#6 in a series
SM3c Frank L. Roales, Terre Haute, Indiana
By Frank E. Roales
Frank Loren Roales was born in Terre Haute Indiana, December 26th 1920 and
spent his entire life there. He was an avid golfer and placed runner-up in
the Indiana state junior championships, later he become an assistant pro at the
Terre Haute Country Club before moving on to Meridian Hills Country Club in
Indianapolis. He enlisted in the Navy on his 21st birthday (sn# 626 09 16) and took basic
training at U. S. N. T. S. Great Lakes Illinois. He attended naval training
school (Signal) at the University of Chicago. After graduation he was assigned to
the SS Thomas Nelson, a Liberty ship in the North Atlantic, on May 15th 1942
and then transferred to another Liberty ship, the SS John Cropper, on November
3rd 1942. While on the Cropper he was promoted from S1c to SM3c before being
sent to the Armed Guard School in New Orleans and then back to South
Brooklyn where he boarded a brand new Liberty Ship, the SS
James Oglethorpe, on March 2nd 1943. The Oglethorpe was the first ship constructed in Southeastern Ship Building Corp. shipyard at Savannah GA. She sailed as a part of convoy
HX-229 (#111) that left New York on March 8th 1943 bound for Liverpool. The
Oglethorpe was carrying general and military stores.
The Oglethorpe's first voyage was also her last. While traveling in station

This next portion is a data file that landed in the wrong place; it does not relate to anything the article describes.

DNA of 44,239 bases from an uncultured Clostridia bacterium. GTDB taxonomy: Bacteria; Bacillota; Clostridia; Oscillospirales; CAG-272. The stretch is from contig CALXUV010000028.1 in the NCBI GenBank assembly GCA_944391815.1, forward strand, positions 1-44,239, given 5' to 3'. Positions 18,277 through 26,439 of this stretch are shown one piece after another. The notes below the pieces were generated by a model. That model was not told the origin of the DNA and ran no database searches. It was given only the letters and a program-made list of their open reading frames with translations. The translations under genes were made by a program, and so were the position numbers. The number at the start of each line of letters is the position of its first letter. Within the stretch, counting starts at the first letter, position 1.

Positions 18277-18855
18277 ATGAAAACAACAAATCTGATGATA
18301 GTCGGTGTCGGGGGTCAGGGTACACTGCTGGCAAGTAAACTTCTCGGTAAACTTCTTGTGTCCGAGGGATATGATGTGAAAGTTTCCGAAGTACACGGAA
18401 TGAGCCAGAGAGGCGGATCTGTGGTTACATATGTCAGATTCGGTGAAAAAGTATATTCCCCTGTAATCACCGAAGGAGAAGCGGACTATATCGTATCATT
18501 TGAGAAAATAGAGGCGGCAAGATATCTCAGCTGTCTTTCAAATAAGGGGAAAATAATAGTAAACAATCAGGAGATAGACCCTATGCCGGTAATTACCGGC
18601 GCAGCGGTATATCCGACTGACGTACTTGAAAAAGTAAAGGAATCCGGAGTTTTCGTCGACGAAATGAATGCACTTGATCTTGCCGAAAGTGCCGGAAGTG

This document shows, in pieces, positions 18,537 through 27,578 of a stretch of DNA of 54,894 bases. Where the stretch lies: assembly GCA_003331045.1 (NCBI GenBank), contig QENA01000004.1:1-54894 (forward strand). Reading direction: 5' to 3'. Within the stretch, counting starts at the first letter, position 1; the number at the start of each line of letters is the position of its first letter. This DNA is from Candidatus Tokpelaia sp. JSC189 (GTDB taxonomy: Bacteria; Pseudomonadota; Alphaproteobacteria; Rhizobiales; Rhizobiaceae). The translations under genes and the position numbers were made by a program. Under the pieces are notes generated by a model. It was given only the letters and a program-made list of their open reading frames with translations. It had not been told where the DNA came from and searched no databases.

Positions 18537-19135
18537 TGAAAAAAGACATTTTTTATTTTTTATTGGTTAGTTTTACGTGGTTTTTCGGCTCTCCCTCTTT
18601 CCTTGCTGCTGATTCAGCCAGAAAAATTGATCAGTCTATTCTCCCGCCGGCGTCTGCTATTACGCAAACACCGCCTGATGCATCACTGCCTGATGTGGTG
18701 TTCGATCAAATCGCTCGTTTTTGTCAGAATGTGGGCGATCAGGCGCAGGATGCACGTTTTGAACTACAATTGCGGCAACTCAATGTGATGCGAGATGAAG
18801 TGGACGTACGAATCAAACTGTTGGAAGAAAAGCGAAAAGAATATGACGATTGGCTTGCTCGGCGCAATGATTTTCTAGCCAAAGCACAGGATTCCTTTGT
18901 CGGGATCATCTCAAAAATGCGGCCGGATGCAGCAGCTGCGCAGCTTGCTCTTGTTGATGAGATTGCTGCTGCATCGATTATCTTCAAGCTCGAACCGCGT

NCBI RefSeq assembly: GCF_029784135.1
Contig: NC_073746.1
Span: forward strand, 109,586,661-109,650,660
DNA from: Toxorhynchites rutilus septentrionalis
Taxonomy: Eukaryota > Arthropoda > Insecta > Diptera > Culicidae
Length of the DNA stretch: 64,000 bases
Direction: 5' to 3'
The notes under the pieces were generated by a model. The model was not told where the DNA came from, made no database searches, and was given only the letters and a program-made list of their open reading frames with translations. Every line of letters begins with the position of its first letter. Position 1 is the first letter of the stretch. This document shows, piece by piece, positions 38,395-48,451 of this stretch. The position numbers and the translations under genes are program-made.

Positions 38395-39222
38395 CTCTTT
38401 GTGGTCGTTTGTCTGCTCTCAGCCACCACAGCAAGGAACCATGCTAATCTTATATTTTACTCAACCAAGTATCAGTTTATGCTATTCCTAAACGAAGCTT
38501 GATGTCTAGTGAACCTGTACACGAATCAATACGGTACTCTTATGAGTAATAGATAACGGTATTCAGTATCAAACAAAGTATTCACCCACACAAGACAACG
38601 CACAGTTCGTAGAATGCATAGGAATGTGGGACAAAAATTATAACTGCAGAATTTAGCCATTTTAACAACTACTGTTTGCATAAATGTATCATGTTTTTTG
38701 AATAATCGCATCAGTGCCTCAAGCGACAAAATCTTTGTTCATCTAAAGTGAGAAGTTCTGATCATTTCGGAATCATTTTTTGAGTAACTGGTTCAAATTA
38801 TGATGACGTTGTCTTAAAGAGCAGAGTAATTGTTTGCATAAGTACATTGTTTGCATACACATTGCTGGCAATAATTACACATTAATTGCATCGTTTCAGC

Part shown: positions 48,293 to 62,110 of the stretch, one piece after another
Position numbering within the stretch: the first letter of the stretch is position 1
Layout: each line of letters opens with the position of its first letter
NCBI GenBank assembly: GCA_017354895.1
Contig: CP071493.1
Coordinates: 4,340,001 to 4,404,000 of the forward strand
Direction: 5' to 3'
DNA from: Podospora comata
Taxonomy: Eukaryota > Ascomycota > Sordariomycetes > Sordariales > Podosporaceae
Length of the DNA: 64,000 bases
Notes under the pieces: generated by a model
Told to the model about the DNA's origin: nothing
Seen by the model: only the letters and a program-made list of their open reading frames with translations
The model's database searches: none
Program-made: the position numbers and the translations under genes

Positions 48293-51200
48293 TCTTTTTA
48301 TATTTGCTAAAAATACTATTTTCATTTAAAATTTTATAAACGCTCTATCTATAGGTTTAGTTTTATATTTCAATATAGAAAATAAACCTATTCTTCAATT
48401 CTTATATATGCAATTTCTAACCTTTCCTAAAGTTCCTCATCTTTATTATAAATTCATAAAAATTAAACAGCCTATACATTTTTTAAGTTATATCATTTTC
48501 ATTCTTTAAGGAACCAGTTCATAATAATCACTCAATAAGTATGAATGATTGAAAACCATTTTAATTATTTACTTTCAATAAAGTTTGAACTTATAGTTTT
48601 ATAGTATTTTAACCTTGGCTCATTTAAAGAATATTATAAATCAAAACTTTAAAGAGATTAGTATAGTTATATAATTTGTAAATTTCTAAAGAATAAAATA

#93 in the 42-ship convoy she was torpedoed by the German submarine U-758 at 18:47 hrs. March 16th
1943 This was at location 50.00 north x 36.00 west (400 miles SSE of Cape
Farvell Greenland). A torpedo struck the starboard side at the forward
section of the #2 hold. The vessel began settling by the head with her
rudder stuck and a starboard list. 44 of the crew of 8 officers, 36 men, 26
armed guards, and 4 passengers abandoned ship in 2 boats. The British
corvette HMS Pennywort (K-11) rescued the 30 men in boat #6 and later landed
them in Londonderry Ireland. It is believed that Frank remained on board
along with the master and the other 28 men who perished when the U-91 fired a coup
de grace shot on the 17th and sank her at location 50.38 north x 34.46 West.
All still on board were listed as "missing in action" and declared dead a
year and a day later as was the custom in those days.
Frank earned the Purple Heart, Combat Action Ribbon, American Defense Medal,
American Campaign Medal, European-African Middle East Medal, WWII Victory
Medal and the National Defense Service Metal. He is remembered by a family
marker along side his parents stone at Grandview Cemetery Terre Haute, Indiana and
on the Cambridge Wall of Honor at Cambridge shire England.
Frank was my Uncle on my father's side, and although I remember very little
about him because I was only 3 years old at the time of his death, I continue to be very proud of him. Researching his service to our country was an enlightening experience for this Air Force veteran of the 1960's "cold war". I just can't imagine the real cold war
that these men fought in the North Atlantic during winter runs. May you rest
in peace uncle.
E-mail feedback or questions to Paul Roales.You can return to Heroes: An Introduction HERE. All contents copyright 2010 by Frank E. Roales